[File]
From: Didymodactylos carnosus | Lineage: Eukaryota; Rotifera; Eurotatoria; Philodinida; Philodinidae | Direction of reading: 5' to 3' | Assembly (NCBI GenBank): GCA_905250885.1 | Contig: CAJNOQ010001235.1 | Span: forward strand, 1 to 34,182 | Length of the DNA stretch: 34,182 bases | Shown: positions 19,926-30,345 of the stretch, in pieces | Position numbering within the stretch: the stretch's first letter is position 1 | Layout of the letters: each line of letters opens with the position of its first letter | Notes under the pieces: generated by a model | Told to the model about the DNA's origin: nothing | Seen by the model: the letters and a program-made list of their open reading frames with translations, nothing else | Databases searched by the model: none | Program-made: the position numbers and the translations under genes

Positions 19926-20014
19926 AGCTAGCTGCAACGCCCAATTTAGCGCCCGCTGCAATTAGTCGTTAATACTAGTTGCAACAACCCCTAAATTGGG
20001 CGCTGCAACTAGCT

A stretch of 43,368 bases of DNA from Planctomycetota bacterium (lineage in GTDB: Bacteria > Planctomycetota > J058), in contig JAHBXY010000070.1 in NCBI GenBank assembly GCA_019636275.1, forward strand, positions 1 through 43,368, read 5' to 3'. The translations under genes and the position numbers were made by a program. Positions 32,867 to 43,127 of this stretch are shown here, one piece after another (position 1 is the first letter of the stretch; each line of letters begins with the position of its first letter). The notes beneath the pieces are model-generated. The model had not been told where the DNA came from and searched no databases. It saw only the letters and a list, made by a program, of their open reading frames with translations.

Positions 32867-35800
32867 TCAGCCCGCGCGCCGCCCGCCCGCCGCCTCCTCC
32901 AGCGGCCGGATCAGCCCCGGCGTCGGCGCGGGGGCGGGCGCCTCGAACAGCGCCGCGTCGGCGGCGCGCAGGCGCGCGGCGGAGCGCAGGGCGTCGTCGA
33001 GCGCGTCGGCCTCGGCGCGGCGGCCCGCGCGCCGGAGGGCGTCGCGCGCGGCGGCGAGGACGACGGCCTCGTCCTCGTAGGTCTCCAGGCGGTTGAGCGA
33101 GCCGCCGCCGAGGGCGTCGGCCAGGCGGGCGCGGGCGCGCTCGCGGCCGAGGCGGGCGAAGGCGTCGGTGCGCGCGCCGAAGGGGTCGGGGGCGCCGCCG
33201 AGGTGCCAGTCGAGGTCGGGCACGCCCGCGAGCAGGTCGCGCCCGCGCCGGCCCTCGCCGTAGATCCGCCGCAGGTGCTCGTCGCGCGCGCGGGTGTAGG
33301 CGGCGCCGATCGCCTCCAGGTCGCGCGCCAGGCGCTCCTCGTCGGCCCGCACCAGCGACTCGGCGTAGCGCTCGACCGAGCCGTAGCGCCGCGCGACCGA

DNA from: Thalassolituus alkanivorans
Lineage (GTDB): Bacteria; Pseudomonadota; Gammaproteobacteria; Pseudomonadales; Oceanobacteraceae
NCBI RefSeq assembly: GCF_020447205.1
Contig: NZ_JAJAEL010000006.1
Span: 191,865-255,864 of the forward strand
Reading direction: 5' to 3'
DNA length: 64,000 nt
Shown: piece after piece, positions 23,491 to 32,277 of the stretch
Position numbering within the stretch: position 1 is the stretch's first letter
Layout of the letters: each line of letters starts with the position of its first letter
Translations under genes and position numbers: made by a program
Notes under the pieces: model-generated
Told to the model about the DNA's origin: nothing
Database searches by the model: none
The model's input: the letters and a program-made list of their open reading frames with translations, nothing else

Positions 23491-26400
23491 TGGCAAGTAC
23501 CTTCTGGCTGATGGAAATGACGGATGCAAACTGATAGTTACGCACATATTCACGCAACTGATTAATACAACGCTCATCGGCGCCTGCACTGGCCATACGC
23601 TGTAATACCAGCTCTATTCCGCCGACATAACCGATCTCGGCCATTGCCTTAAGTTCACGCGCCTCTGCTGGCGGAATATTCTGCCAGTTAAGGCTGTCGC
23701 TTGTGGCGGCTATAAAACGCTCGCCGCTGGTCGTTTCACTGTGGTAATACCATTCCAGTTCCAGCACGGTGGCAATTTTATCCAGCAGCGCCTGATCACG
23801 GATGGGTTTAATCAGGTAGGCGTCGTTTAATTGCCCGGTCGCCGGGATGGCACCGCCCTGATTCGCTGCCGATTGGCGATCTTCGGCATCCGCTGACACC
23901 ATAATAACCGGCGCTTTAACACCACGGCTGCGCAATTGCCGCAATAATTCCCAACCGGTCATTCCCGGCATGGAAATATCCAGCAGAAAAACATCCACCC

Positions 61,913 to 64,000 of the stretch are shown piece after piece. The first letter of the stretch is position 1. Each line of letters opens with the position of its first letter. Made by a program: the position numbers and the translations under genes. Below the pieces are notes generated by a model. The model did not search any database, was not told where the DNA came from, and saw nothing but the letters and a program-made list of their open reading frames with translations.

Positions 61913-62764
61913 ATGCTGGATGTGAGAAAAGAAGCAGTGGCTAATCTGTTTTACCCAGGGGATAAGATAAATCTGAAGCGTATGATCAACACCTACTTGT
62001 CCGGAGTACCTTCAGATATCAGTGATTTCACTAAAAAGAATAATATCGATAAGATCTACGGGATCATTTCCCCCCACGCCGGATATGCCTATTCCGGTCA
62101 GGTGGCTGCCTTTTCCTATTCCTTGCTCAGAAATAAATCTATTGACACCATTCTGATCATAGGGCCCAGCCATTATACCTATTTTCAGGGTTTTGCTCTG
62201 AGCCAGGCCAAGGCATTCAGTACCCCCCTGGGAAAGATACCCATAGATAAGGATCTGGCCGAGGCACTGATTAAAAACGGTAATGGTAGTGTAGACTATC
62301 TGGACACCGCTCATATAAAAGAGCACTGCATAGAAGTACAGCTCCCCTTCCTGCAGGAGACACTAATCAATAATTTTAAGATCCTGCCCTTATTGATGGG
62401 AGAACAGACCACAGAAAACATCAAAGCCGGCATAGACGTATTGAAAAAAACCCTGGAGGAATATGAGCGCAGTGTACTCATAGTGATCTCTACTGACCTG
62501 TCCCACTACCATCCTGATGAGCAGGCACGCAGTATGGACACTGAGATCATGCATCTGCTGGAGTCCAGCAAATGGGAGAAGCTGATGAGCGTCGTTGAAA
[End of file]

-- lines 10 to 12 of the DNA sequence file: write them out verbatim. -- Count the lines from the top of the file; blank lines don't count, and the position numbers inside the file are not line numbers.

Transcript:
33101 GCCGCCGCCGAGGGCGTCGGCCAGGCGGGCGCGGGCGCGCTCGCGGCCGAGGCGGGCGAAGGCGTCGGTGCGCGCGCCGAAGGGGTCGGGGGCGCCGCCG
33201 AGGTGCCAGTCGAGGTCGGGCACGCCCGCGAGCAGGTCGCGCCCGCGCCGGCCCTCGCCGTAGATCCGCCGCAGGTGCTCGTCGCGCGCGCGGGTGTAGG
33301 CGGCGCCGATCGCCTCCAGGTCGCGCGCCAGGCGCTCCTCGTCGGCCCGCACCAGCGACTCGGCGTAGCGCTCGACCGAGCCGTAGCGCCGCGCGACCGA